133. Mp3: MPEG-1 Audio Layer 3, more commonly referred to as MP3, is a popular audio encoding format. It uses a lossy compression algorithm that is designed to greatly reduce the amount of data required to represent the audio recording (unlike .wav’s), yet still sound like a faithful reproduction of the original uncompressed audio to most listeners. It was invented by a team of European engineers at Philips, CCETT (Centre commun d'études de télévision et télécommunications), IRT and Fraunhofer Society, who worked in the framework of the EUREKA 147 DAB digital radio research program, and it became an ISO/IEC standard in 1991.
  134. MP3 is an audio-specific format. The compression takes off certain sounds that cannot be heard by the listener, i.e. outside the normal human hearing range. It provides a representation of pulse-code modulation–encoded audio in much less space than straightforward methods, by using psychoacoustic models to discard components less audible to human hearing, and recording the remaining information in an efficient manner.
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  136. .Wav: (or WAVE), short for Waveform audio format, is a Microsoft and IBM audio file format standard for storing audio on PCs. It is a variant of the RIFF bitstream format method for storing data in "chunks", and thus also close to the IFF and the AIFF format used on Amiga and Macintosh computers, respectively. It is the main format used on Windows systems for raw audio.
  137. Though a WAV file can hold compressed audio, the most common WAV format contains uncompressed audio in the pulse-code modulation (PCM) format. PCM audio is the standard audio file format for CDs at 44,100 samples per second, 16 bits per sample. Since PCM uses an uncompressed, lossless storage method, which keeps all the samples of an audio track, professional users or audio experts may use the WAV format for maximum audio quality. WAV audio can also be edited and manipulated with relative ease using software.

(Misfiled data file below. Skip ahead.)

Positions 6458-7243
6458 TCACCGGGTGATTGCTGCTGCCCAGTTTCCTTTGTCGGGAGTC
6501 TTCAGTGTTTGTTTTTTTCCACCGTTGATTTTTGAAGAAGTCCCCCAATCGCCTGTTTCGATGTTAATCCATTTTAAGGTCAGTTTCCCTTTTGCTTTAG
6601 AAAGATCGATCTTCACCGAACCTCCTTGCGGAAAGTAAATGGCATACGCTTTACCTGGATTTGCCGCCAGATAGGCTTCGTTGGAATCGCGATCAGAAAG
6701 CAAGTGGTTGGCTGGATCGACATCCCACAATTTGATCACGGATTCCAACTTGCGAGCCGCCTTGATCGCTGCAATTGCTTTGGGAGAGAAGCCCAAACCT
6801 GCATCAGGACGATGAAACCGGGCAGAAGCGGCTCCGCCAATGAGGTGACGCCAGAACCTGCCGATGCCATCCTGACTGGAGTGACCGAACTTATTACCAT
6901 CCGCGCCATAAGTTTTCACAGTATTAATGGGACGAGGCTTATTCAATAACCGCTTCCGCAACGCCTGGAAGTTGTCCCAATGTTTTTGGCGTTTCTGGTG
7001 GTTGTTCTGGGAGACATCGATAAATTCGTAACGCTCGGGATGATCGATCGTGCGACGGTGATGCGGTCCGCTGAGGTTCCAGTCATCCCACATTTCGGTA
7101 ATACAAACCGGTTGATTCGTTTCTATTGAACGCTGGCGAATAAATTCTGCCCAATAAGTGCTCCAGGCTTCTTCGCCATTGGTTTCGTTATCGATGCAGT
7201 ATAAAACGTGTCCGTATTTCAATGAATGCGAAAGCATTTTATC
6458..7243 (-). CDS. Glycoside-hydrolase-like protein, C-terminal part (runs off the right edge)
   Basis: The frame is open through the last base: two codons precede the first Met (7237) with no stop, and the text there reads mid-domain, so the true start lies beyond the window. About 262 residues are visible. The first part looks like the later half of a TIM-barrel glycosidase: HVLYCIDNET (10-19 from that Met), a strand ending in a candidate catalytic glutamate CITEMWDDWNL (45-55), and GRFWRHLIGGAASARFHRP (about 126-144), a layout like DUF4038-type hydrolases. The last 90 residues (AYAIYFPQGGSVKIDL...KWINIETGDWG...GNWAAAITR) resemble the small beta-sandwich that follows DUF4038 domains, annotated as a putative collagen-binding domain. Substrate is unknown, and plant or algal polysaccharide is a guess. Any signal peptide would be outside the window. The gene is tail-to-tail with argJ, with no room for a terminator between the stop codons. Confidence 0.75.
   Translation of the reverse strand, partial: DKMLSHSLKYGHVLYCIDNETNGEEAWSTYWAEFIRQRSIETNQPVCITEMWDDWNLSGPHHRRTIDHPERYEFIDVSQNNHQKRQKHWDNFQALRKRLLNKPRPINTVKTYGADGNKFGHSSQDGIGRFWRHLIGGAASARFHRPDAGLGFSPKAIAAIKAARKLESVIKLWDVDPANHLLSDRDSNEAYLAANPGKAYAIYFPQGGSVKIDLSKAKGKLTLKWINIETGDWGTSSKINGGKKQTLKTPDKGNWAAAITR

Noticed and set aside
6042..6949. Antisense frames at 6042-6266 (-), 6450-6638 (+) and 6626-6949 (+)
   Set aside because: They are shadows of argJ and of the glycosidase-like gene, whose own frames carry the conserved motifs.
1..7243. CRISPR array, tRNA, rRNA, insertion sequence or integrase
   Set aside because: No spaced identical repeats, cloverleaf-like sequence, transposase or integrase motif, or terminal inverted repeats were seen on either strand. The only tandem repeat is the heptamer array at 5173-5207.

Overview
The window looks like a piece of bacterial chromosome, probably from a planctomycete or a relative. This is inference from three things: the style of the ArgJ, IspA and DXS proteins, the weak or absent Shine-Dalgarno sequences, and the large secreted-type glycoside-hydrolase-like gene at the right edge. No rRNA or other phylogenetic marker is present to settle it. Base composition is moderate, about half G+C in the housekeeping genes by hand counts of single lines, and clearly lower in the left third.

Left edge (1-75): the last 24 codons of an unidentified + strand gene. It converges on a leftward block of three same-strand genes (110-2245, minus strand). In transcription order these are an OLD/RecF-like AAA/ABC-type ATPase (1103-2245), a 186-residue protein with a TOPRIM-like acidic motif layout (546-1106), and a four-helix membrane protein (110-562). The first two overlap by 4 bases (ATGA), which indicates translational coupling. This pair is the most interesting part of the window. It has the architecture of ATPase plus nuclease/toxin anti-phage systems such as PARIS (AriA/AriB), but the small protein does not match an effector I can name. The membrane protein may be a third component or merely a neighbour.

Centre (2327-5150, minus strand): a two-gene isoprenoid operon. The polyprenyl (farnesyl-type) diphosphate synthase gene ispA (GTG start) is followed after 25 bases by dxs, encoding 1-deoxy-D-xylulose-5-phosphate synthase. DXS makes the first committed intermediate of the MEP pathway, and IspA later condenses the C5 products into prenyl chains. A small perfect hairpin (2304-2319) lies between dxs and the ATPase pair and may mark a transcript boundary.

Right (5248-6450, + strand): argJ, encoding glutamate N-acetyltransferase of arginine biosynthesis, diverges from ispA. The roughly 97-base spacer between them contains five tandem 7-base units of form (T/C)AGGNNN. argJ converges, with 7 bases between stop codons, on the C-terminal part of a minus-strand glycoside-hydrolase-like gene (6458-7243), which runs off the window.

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  144. Vinyl Emulation
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  147. DVS / Digital Systems (digital)
  148. Digital DJ systems / programs allow manipulation and playback of digital audio files (mp3, wav, aiff, ogg) using traditional vinyl turntables or CD players via special timecode vinyl records or CDs. It seeks to cross the divide between the versatility of digital audio and the tactile control of vinyl turntablism.
  149. Concept: Special vinyl records (or cd’s) pressed with a digital timecode are played on normal turntables. The timecode signal is interpreted by a computer, connected to the turntables through an interface (soundcard or some sort usually.) The signal represents where the stylus is on the record, in which direction it is traveling, and at what speed. This information is interpreted by the computer and used to play back a digital audio file which has been 'mapped' to the turntable.
  150. In practical terms, this means that any audio file can be manipulated as though it were pressed on vinyl. This has a great many advantages for DJs, not least that a laptop computer can often hold tens of thousands of audio files, whilst a record box has a decidedly smaller capacity and is much heavier.
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  152. MIDI
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  155. MIDI (Musical Instrument Digital Interface) & MIDI Controllers –